The mother of Olivia Pratt-Korbel has said “goodnight” to her daughter as mourners turned out in pink for her funeral.
St Margaret Mary’s Church in Knotty Ash, Liverpool, was full for the funeral mass on Thursday, with people also standing on the pavement outside to pay their respects.
Olivia, nine, was fatally shot in her home in Dovecot on August 22.
Pink ties, jackets, scarves and bows were worn by those attending the service after her family asked people to wear a “splash of pink”.
Olivia’s mother Cheryl Korbel, 46, who was injured in the shooting, carried a pink teddy into the service.
In a eulogy, she said Olivia was born six weeks early and spent nine days in a special baby unit.
She said: “She was so small yet even as a newborn she had her own mind.”
She said Olivia was “chatty” and “bubbly”, and she joked that her daughter would talk so much that they thought she ran on Duracell batteries.
She added: “Olivia knew exactly how to wrap people around her little finger to get what she wanted, especially her brother Ryan and sister Chloe.
“She would often give them a cheeky smile and they would give in instantly.”
Ending the eulogy, Mrs Korbel said: “Liv touched so many people’s hearts and was loved and adored by everyone.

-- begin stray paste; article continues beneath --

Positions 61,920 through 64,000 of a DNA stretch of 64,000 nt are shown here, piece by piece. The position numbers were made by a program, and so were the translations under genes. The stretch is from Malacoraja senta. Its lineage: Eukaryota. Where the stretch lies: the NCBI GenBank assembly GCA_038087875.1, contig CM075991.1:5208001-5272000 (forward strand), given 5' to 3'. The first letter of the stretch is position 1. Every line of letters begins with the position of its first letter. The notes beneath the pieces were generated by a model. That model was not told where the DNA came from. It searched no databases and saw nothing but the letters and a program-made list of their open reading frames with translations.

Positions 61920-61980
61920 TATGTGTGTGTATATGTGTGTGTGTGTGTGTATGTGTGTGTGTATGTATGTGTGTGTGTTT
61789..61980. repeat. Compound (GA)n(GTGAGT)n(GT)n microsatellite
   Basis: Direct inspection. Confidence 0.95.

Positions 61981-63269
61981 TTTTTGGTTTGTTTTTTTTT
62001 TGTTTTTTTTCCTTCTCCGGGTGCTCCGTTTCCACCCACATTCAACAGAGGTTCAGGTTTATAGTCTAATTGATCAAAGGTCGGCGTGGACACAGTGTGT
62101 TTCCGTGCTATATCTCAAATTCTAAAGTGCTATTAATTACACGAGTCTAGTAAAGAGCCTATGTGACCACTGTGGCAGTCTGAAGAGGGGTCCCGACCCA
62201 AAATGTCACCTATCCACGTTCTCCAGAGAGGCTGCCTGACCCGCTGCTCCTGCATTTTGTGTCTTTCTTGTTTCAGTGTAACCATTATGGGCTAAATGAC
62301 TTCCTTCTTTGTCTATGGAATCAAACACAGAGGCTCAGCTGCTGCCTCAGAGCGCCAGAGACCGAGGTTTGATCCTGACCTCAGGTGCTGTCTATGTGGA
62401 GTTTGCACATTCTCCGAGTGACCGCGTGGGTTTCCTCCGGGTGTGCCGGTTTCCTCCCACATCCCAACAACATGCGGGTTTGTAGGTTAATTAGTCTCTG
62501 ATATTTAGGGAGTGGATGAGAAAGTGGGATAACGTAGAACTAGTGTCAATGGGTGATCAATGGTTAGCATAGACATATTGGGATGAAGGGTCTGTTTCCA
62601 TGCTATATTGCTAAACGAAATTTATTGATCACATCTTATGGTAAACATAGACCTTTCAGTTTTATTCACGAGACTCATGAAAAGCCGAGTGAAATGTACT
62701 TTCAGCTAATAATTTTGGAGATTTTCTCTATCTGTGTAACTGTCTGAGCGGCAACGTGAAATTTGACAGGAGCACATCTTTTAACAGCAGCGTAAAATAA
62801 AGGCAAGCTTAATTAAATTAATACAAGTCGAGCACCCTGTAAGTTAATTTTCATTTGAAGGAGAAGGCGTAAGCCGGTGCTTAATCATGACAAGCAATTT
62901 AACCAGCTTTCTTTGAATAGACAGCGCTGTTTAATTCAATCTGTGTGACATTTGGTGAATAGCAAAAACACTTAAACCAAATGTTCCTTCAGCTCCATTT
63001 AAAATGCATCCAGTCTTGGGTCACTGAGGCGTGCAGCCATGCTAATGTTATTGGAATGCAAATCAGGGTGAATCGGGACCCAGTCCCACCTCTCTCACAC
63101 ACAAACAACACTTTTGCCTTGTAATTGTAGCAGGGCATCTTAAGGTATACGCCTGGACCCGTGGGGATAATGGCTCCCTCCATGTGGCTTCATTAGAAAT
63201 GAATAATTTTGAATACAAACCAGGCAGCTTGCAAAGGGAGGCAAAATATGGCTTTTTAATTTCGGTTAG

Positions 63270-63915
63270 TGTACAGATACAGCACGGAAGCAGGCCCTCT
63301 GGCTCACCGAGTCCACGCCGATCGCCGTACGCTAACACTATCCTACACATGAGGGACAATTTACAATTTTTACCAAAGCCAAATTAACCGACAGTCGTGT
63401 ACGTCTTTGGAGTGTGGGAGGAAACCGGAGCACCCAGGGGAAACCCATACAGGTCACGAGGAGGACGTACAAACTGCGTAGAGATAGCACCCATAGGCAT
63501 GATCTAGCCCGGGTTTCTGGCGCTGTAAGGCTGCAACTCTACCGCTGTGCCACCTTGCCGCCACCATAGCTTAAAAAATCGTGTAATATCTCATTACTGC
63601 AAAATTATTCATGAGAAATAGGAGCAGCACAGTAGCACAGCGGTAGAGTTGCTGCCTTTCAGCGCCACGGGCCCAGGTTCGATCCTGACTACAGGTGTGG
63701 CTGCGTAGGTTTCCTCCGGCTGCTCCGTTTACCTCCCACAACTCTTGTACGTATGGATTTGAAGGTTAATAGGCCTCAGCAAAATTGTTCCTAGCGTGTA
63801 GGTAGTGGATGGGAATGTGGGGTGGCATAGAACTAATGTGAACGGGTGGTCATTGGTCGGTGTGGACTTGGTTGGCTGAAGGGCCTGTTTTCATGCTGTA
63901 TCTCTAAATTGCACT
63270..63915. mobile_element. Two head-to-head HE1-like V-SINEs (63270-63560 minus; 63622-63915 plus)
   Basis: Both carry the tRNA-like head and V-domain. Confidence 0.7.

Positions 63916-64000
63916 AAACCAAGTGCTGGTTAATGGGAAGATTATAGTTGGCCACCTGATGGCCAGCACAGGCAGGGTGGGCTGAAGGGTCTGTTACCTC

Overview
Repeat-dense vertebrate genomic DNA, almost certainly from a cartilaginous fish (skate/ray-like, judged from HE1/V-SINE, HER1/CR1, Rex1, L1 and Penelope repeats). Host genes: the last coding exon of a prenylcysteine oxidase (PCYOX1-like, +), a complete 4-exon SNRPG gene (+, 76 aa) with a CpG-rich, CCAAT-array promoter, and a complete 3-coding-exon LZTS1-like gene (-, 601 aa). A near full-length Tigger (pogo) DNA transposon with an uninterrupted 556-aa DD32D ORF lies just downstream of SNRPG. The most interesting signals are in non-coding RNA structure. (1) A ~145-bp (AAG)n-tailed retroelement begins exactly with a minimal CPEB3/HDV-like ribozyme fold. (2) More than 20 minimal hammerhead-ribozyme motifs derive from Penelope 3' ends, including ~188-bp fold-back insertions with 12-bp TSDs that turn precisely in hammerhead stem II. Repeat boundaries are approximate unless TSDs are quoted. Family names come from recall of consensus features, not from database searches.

“She will never be forgotten.
“I will never say goodbye but what I will say is goodnight, love you, see you in the morning.”
A eulogy from her father John Francis Pratt was read by parish priest Father Roy Cooper.
He described “our very own little diva” and said Olivia was kind, caring and helpful.
Olivia’s sister Chloe also gave a reading during the hour-long service.
Her coffin was brought to the church in a white horse-drawn carriage, with floral tributes in the shape of a unicorn and a teddy placed alongside it.
In a homily, Archbishop of Liverpool Malcolm McMahon said Olivia was a “gift to her family and all who knew her”.
He said: “In St Paul’s words, let us comfort one another with words of faith – faith in each other, faith in God and faith in the belief that Olivia’s untimely death will lead to a community here in Liverpool without violence, that it will become a place of peace and justice.”
Amazing Grace was sung as the coffin left the church, with those outside applauding as the cortege left for a private burial.
Pink hearts were placed on the fences of St Margaret Mary’s Junior School, next to the church, where Olivia was a pupil.
Police are continuing to hunt the gunman who chased convicted burglar Joseph Nee into Olivia’s family home at about 10pm.
Olivia died from a gunshot wound to her chest.
The founder of charity Crimestoppers, Lord Ashcroft, has offered a £50,000 reward for information leading to the conviction of those responsible for her death.